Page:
What Are Your Rights as a Taxpayer?

April 02nd @ 9:48 am

Get a better understanding of your rights as a federal and state taxpayer.

April 15th is right around the corner, so while you prepare, it’s important to understand your rights as a taxpayer. The IRS and Ohio Department of Taxation have established a Bill of Rights to keep citizens informed of decisions regarding their tax accounts. Tax laws and the nomenclature surrounding them can be downright confusing, which further stresses why you should learn your rights and their obligations. Get a clear understanding of what is expected and allowed of taxpayers in Worthington, OH.

The Taxpayer Bill of Rights

Each taxpayer should be aware of the following fundamental rights when dealing with the IRS.

The Right to Be Informed: The IRS must make you aware of all your specific tax duties and obligations, including sending notices for certain tax, interest, and penalties; disapproved refunds; audit authorizations, and more.

The Right to Quality Service: Many of your inquiries can be answered on irs.gov. You can also get in touch with our local IRS assistance center in Columbus. IRS employees must be prompt, provide clear explanations, and only call between 8 AM and 9 PM.

The Right to Pay No More than the Correct Amount of Tax: You have the right to file for a refund if you believe you overpaid your taxes or amend your tax return if you discover an error after you file. You can also dispute any mistakes made on the IRS’s side by contacting the office that sent the notice. Try to have supporting documentation ready to prove the error.

The Right to Challenge the IRS’s Position and Be Heard: If you disagree with the IRS’s position, you may dispute the proposed action by contacting the office listed on your bill or notice. Keep in mind that you must dispute most errors within a specific timeframe (e.g., 60 days for math or clerical errors on a bill).

The Right to Appeal an IRS Decision in an Independent Forum: You can appeal most IRS decisions to the United States Tax Court, including penalties and unfavorable audit rulings.

The Right to Finality: When the IRS decides to audit, you have the right to know how long you have to challenge their decision; a deadline for when they must complete the audit; and when they have finished their audit.

The Right to Privacy: All IRS actions or inquiries must respect all due process rights and be no “more intrusive” than is necessary. This includes protecting an amount of your wages against levy, seizing certain personal property, and more.

The Right to Confidentiality: Any personal tax information must be confidential and only disclosed at your request or that of the law. However, you can request the IRS to disclose information to third-parties (e.g., for a mortgage or student loan application).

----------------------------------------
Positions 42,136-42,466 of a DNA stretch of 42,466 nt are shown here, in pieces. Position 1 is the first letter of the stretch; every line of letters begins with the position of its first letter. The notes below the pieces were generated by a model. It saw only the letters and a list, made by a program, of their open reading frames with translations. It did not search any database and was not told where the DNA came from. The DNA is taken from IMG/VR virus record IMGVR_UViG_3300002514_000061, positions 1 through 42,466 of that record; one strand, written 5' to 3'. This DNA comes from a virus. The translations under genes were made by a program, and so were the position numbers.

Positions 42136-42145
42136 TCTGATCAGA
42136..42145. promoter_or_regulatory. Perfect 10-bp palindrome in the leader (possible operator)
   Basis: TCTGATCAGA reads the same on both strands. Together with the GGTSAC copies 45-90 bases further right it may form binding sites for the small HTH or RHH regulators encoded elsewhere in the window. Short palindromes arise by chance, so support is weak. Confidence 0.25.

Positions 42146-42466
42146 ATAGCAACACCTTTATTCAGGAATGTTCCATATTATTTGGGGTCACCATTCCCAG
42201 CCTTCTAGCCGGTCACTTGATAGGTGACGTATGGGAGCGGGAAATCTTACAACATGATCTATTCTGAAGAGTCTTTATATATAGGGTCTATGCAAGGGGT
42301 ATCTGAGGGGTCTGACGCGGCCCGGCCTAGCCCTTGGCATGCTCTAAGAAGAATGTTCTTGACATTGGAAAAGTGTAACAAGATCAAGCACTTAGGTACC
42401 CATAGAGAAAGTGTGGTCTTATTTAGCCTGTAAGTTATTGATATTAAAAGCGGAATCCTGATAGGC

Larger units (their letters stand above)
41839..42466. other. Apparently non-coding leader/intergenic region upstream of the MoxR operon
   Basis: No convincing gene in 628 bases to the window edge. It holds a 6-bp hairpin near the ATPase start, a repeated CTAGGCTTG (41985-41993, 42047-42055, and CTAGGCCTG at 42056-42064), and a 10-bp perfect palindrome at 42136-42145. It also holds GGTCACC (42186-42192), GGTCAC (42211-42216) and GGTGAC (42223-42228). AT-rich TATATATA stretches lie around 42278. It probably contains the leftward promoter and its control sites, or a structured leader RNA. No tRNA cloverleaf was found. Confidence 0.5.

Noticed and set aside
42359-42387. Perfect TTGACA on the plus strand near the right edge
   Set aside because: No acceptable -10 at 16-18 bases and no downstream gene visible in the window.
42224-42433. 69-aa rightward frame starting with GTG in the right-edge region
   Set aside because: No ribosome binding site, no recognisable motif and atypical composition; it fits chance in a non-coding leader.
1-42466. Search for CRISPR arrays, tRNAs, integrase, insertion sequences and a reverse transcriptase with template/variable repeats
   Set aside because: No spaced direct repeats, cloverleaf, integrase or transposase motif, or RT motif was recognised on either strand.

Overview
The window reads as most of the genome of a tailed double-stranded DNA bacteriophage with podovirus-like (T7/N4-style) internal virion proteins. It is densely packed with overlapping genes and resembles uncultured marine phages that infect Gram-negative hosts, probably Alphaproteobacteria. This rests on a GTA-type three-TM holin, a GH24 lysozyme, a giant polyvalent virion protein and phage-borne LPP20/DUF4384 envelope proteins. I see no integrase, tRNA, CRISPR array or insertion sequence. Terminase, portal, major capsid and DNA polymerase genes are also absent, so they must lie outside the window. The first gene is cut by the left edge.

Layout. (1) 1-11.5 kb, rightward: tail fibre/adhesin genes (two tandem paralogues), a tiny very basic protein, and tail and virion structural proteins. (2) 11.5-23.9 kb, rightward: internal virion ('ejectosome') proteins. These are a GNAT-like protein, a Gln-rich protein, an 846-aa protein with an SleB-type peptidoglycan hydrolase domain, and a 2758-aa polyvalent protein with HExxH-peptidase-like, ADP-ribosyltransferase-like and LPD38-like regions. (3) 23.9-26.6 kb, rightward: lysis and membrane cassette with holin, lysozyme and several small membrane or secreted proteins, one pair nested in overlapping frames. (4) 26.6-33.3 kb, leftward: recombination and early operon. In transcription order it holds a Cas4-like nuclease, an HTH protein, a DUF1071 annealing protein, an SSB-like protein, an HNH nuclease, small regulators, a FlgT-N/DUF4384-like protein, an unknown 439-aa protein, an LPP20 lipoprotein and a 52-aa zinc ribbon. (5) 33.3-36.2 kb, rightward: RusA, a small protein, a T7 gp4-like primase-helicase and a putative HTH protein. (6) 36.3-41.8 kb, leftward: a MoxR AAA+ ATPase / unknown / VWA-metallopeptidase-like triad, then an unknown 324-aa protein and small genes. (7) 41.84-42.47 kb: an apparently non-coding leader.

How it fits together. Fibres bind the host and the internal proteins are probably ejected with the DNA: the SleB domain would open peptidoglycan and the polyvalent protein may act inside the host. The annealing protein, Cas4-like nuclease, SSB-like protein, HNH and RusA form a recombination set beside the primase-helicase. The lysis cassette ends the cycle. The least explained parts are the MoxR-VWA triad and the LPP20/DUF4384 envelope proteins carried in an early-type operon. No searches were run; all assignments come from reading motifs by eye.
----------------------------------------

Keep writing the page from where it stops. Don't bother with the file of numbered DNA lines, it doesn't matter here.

The Right to Retain Representation: You may seek representation from an attorney, CPA, or enrolled agent in IRS dealings. If you cannot afford representation, you may request professional assistance from a Low Income Taxpayer Clinic.

The Right to a Fair and Just Tax System: This guarantees that the IRS will consider personal circumstances surrounding your ability to pay and promptly respond to information. If financial hardship prevents you from paying your tax debt, you can enroll in a payment plan.

Ohio Taxpayer Rights

Through the Ohio Department of Taxation, these fundamental rights are granted for state tax payments, tax issues, and other related matters.

Audits: You must receive notice of an audit in a timely manner and may retain an attorney, account, or other authorized representative. During the audit, you may refuse questions, record, and pursue legal remedies if necessary.

Assessments: Once a bill for taxes, interest, or penalties is sent, you have 60 days to pay or file a petition for reassessment.

Final Determination and Appeals: If the Department rules unfavorably in your assessment, you can submit an appeal to the Board of Tax Appeals for a final determination.

Refunds: The Department must periodically review account balances and notify you of any overpaid amount. This balance may be applied to liabilities owed in the particular tax year.

Opinion of the Tax Commissioner: If you are unsure how to report a source of income, transaction, or activity, you can request an Opinion of the Tax Commissioner.

Problem Resolution Officer: If you have any outstanding inquiries or complaints with the Department exceeding an unreasonable amount of time, you may contact a Problem Resolution Officer.

Action for Damages: Inappropriate actions or inactions by the Department can be taken to the Ohio Court of Claims.

Following tax protocol is a large responsibility of all taxpayers, but remember that you are entitled to certain rights from tax agencies.

Understandably, tax time can cause panic for some. Partnering with a respected financial group in Worthington, OH can help alleviate some of this concern as you’ll have all the support you need to make the right decisions. For more information about taxpayers’ rights in Ohio, or individual tax planning, contact the Royal Oak Financial Group.

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